Help Safeguard Yourself, Your Child and Your Community's Health with Vaccinations
August 16, 2016
August is National Immunization Awareness Month, which is a great time to learn more about which vaccines are recommended for you and your family. There’s a lot of debate about the risks and benefits of vaccination, but despite the noise, one thing remains clear: vaccines help prevent infectious diseases and save lives. Among others, they’re recommended by the Centers for Disease Control and Prevention (CDC) and the American Academy of Pediatrics.
Vaccinations are recommended for children and adults. Adult vaccine recommendations are based on several factors including age, underlying medical conditions, lifestyle, prior vaccinations, and other considerations. Childhood immunizations are age based. Appropriate vaccinations should be a priority. Vaccines not only help safeguard your health and your child’s health, but also the health of the community in which you live.
Vaccines create immunity to certain diseases by using small amounts of a killed or weakened microorganism that causes the particular disease. Vaccines stimulate the immune system to react as if there was a real infection. The immune system fights off the ‘infection’ and remembers the organism so that it can fight it quickly should it ever enter the body again.
According to the CDC, early vaccination is encouraged against 14 vaccine-preventable diseases, including:
- Bacterial meningitis
- Hepatitis A and B
- Rubeola (red measles)
- Pertussis (whooping cough)
- Pneumococcal disease
- Rubella (German measles)
- Tetanus (lockjaw)
- Varicella (chickenpox).
While some vaccines may cause mild reactions, including fever, rash, vomiting and swelling at the injection site, serious reactions are rare. In fact, according to the CDC, severe reactions occur in fewer than one in one million doses.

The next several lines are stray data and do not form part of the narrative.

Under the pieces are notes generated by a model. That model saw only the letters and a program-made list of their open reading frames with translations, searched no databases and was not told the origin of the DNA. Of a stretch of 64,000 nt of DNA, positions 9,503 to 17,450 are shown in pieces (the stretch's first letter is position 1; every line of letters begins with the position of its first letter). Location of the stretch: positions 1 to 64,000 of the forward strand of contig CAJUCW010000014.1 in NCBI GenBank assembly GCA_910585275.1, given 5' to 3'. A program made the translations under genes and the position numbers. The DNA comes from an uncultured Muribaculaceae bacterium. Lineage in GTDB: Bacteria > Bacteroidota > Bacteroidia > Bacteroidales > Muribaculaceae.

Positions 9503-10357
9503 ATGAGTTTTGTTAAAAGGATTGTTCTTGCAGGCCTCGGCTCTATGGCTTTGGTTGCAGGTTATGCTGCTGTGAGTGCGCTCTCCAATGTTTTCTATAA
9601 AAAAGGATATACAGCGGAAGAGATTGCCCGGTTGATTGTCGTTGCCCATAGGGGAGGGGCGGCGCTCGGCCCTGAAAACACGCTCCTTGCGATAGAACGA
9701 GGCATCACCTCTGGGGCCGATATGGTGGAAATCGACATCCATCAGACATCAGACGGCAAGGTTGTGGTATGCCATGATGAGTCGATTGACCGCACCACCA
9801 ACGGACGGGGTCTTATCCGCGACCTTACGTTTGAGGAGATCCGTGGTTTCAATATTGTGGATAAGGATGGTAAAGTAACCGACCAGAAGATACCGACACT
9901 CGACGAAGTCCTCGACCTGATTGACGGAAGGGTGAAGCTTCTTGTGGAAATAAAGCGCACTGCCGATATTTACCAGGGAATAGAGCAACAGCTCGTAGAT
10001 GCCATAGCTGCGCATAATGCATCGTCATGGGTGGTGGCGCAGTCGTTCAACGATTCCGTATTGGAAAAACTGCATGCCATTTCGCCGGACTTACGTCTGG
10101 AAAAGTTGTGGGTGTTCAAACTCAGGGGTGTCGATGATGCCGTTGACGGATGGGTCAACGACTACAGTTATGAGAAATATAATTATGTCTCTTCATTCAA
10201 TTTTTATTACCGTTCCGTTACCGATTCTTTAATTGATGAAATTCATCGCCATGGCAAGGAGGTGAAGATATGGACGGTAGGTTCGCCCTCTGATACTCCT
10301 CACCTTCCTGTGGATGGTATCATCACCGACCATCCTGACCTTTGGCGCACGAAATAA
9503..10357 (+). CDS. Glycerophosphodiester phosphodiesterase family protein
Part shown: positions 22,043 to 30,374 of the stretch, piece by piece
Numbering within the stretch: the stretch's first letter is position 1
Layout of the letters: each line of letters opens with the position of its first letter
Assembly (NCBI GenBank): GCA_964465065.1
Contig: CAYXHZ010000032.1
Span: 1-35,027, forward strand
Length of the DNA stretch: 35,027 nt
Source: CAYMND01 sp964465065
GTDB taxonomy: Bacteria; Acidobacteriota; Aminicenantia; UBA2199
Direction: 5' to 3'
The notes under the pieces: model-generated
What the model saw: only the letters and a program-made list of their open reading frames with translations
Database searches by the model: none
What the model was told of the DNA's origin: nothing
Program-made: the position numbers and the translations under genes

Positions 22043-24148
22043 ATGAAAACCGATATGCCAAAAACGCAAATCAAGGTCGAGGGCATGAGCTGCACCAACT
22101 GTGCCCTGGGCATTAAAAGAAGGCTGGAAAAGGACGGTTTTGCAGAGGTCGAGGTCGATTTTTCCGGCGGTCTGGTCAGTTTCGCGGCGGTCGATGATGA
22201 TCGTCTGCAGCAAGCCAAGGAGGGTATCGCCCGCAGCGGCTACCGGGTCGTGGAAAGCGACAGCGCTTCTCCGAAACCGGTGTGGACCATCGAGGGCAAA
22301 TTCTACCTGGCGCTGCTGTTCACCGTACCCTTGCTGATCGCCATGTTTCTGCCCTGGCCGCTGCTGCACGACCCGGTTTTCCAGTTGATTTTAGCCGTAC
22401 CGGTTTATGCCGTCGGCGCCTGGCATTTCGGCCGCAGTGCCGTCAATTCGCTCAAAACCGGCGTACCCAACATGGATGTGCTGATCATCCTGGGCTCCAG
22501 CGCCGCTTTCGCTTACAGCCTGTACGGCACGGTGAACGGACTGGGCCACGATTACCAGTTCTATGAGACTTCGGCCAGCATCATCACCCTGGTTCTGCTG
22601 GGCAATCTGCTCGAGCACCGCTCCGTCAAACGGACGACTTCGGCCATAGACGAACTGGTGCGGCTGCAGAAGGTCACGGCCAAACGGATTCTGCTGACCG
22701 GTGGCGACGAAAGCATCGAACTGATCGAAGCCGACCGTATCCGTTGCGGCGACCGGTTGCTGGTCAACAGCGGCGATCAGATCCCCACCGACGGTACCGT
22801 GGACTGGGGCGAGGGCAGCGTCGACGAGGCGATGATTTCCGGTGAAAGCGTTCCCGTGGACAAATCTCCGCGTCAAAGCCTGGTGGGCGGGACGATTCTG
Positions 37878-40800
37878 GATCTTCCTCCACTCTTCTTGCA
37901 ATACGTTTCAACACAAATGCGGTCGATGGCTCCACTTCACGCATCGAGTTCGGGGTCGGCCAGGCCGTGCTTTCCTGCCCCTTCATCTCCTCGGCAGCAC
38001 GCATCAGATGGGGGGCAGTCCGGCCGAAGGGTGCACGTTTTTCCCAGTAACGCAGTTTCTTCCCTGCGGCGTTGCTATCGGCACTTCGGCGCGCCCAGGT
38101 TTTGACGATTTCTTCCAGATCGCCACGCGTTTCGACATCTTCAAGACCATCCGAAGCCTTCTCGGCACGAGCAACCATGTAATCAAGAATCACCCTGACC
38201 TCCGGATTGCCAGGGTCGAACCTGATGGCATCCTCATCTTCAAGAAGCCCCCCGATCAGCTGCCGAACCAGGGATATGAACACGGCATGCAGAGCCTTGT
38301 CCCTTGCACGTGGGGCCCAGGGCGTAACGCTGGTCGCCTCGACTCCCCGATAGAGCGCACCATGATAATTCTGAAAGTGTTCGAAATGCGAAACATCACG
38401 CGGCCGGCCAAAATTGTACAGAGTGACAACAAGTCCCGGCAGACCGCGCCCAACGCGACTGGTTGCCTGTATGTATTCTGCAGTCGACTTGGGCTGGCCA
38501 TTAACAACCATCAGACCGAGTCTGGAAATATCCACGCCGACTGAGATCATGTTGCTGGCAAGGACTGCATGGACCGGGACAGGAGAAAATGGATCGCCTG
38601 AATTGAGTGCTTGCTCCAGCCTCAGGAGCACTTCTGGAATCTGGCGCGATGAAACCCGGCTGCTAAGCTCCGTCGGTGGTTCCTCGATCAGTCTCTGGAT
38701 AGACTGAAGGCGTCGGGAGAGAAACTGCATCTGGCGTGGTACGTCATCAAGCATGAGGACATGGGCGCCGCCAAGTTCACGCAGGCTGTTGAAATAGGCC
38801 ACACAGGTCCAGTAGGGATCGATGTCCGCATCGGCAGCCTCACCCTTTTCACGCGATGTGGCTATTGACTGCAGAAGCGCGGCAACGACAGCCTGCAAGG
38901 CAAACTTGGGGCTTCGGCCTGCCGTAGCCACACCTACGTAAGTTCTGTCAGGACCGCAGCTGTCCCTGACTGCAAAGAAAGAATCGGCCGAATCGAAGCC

The CDC offers this timeline for getting your child immunized:
- The Hepatitis B vaccine should be administered to all newborns before being discharged from the hospital. After the first dose, a second vaccine should be given at one or two months of age.
- The first dose of the Rotavirus vaccine should be given between the ages of six weeks and 14 weeks. The vaccine series should not be initiated if your child has reached 15 weeks and, according to the CDC, the maximum age for the final dose is eight months.
- The Diphtheria and Tetanus Toxoids and Acellular Pertussis (DTaP) vaccine shouldn’t be given before the age of six weeks. The final dose to complete the series should be given between the ages of four and six years.
- There are two types of Pneumococcal vaccine. The minimum age for the pneumococcal conjugate vaccine (PVC) is six weeks; this type is recommended for all children under the age of 5.
- The Polio vaccine shouldn’t be administered before the age of six weeks. The final dose to complete the series should be given at age four and at least six months following the previous dose.
- The Influenza vaccine should be given at six months of age or older, and should be administered annually to age 18.
- Measles, Mumps and Rubella vaccinations shouldn’t be administered before a child’s first birthday. The second dose should be given routinely between the ages of four and six years.
- The Varicella vaccine shouldn’t be administered before a child’s first birthday. The second dose should be given routinely between the ages of four and six years.
- The Hepatitis A vaccine shouldn’t be administered before age 12 months, but is highly recommended for all one year olds. Older children can receive this vaccine if they live in an area that has a high risk of infection.
- The Meningococcal vaccine shouldn’t be given before age two.
It is common to have questions about what is best you and your children when it comes to vaccines. To learn more, talk to your physician, your child’s pediatrician or visit www.cdc.gov/vaccines.
Chanda Newsome, RN, is the Infection Prevention Coordinator at Wilson Medical Center.